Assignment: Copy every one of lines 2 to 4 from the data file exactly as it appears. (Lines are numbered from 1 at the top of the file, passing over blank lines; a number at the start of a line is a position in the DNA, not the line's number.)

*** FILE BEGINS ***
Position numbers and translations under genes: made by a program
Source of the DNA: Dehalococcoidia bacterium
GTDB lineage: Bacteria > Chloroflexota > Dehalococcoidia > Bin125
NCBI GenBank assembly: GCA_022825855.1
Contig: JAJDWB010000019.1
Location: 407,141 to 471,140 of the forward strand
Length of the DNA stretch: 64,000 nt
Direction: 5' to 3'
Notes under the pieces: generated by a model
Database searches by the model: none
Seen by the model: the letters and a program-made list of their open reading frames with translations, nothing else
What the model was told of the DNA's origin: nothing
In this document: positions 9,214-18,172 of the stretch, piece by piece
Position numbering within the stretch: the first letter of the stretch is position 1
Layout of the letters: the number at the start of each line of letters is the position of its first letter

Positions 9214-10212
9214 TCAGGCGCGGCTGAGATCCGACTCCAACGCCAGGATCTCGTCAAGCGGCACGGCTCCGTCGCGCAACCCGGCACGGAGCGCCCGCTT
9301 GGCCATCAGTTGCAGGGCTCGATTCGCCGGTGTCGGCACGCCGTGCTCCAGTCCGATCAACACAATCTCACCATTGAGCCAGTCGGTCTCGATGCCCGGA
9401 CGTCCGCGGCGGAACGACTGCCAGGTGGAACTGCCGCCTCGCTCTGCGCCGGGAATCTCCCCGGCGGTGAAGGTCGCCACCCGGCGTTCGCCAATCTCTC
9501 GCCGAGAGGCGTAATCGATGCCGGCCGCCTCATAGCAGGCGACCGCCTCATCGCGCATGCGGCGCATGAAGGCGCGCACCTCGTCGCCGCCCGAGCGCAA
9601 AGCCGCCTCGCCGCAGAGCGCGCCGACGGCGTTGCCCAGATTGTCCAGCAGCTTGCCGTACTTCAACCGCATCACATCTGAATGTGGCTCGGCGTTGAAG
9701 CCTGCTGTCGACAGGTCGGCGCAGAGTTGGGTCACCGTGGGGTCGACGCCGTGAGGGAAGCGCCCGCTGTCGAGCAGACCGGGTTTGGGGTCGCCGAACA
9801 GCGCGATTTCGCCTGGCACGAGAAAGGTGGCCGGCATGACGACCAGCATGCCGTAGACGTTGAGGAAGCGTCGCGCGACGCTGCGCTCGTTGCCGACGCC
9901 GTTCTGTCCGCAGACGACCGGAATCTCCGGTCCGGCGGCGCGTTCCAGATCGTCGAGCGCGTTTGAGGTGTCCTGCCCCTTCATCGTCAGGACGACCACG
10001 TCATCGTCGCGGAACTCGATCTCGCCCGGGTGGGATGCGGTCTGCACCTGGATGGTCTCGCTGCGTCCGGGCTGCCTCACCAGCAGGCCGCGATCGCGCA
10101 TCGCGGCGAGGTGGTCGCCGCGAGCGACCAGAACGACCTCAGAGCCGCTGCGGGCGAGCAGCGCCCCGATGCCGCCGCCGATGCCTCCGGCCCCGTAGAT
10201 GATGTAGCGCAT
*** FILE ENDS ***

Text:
Source of the DNA: Dehalococcoidia bacterium
GTDB lineage: Bacteria > Chloroflexota > Dehalococcoidia > Bin125
NCBI GenBank assembly: GCA_022825855.1